Annual raise recommendations from managers are often arbitrary—and may even perpetuate and amplify unfair compensation practices. Without the data they need to make informed decisions, managers may decide to give each employee the typical 3 percent raise. Or, they may allow their obsession with round numbers to dictate a $5,000-10,000 raise for employees they deem worthy. But these aren’t the best ways to distribute raises. Some employees may be underpaid and deserving of a higher increase, while others may be above band and require a promotion in order to earn a pay increase. Set your managers up for success by giving them the information they need to make stronger annual raise recommendations.
Managers often inherit people they didn’t hire, and won’t know the history behind each person’s current compensation. Some will be underpaid if they received an offer based on what they earned at their previous employer, or if they’ve had so many manager changes that raises have been overlooked. Others may be overpaid if they negotiated their starting salary, or if they received raises based on a previous manager’s favoritism.
As a result, your employees’ compensation may not be well aligned with how you value them. Merit-based manager raise recommendations help you pay your top talent what they’re worth, so you can retain them.
Providing managers with historical context around what employees earn can help them make more informed recommendations. Let’s look at two top performers as an example. One is a tenured employee who had a long-standing relationship with her previous manager. She was brought on near the top of the salary range and received hefty raises each year. The other top performer is a relatively new hire who has quickly proven herself to be a valuable asset to the team. She was brought on near the bottom of the salary range, and didn’t receive a raise in her first year because her manager left just before the focal cycle.
Without context, the new manager may give each of them the same raise amount or percentage increase. But, armed with historical compensation information, the manager may deem it fair to give the underpaid employee a significant raise that’s more aligned with her value to the company.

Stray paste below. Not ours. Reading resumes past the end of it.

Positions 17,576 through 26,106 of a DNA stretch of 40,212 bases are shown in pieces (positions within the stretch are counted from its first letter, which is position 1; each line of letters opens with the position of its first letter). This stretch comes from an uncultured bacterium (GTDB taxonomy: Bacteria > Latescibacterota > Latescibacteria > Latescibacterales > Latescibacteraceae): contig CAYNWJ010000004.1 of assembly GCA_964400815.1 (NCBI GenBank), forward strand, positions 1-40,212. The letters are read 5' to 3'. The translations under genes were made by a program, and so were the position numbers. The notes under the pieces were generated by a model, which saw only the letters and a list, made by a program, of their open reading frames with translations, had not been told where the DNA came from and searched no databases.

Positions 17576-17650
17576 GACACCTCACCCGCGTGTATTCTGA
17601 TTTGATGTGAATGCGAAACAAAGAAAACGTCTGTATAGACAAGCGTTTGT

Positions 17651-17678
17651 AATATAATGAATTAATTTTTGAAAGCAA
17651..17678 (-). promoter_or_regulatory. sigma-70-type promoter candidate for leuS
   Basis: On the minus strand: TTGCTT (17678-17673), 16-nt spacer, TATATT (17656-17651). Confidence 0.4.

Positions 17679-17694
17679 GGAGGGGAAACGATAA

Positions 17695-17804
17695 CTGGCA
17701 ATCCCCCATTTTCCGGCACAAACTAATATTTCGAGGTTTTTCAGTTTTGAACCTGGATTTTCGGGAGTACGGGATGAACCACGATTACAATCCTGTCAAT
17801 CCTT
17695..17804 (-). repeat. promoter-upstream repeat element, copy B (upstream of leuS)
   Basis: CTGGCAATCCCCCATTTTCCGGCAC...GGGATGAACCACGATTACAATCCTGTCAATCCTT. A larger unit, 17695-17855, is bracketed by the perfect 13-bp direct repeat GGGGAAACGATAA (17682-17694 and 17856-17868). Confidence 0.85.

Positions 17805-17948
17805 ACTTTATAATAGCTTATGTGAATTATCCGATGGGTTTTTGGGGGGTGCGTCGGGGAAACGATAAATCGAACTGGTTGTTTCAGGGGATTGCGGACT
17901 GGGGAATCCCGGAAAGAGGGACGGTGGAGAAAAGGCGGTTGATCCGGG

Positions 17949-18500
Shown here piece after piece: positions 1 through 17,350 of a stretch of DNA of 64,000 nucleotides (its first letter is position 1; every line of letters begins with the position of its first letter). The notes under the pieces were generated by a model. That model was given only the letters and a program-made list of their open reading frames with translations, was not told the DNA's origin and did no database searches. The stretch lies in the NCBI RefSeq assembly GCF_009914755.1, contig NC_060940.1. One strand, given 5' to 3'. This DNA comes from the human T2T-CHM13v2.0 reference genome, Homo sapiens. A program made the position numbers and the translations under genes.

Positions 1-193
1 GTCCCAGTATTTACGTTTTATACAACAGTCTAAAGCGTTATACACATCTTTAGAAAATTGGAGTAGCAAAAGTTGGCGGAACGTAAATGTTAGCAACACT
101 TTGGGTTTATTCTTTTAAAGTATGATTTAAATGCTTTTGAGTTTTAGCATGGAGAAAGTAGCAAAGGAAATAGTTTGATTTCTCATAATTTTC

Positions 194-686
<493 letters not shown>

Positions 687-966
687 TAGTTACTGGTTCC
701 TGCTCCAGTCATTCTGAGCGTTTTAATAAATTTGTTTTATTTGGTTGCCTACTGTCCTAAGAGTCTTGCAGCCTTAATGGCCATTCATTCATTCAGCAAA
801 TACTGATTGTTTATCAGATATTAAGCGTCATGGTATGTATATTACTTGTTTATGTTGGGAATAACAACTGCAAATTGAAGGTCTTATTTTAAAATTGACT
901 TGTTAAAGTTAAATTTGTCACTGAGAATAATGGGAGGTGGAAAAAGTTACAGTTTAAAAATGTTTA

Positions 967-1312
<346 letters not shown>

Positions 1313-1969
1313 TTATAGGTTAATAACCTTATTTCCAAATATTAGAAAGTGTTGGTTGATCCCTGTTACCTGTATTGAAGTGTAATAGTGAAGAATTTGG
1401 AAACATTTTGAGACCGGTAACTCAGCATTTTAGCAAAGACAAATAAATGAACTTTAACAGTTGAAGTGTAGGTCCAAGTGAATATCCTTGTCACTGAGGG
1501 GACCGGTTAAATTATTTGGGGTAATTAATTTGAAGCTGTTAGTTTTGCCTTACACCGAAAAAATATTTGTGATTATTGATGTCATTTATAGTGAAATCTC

Pay transparency practices can vary widely from company to company. At some, only HR and finance teams are privy to them, while other organizations publish all salary data for the world to see. Pay transparency may also vary by job level, so managers have access to slightly more information than their team. For example, employees might know the salary range for their job level, while managers know the ranges for each employee’s level as well as the level above them.
Sharing employee salary ranges with managers can be helpful when planning for annual raises and promotions. Armed with this data, they can see how much room each employee has for salary growth, and advocate for their employees to earn what they're worth. They can also see when an employee is nearing the top of their salary range, so they can begin preparing and advocating for a promotion.
If your organization isn’t ready to share salary ranges with managers, you can use range penetration instead. Range penetration compares an employee’s salary to the total pay range for their position.
Range penetration = [(employee’s salary - range minimum) ÷ (range maximum - range minimum)] x 100
So, an employee with a $125,000 salary and a range between $100,000-150,000 would be at 50 percent penetration. A tenured top performer should, generally, have a range penetration closer to 100 percent, while a new hire is typically on the lower end.
Managers can use this data to see whether employees are above or below band, and whether there is room to grow. Again, this justifies them to advocate for higher pay raises for underpaid employees, while suggesting more moderate increases for others. Just make sure managers know that going to the top of the salary band can put them in a bind later on. If the employee isn’t ready for a promotion before the next focal cycle—or there won’t be an open opportunity for them—you may not have anything additional to offer them.
While your compensation strategy can help you make enormous strides toward pay equity, annual raise recommendations from managers are crucial for retaining your top performers. But managers often assign arbitrary raises because they don’t have the data needed to make more strategic recommendations. Give your managers the context they need to make informed decisions, and provide some guidance on how to best use it. In turn, managers can better align with your compensation strategy and retain their teams.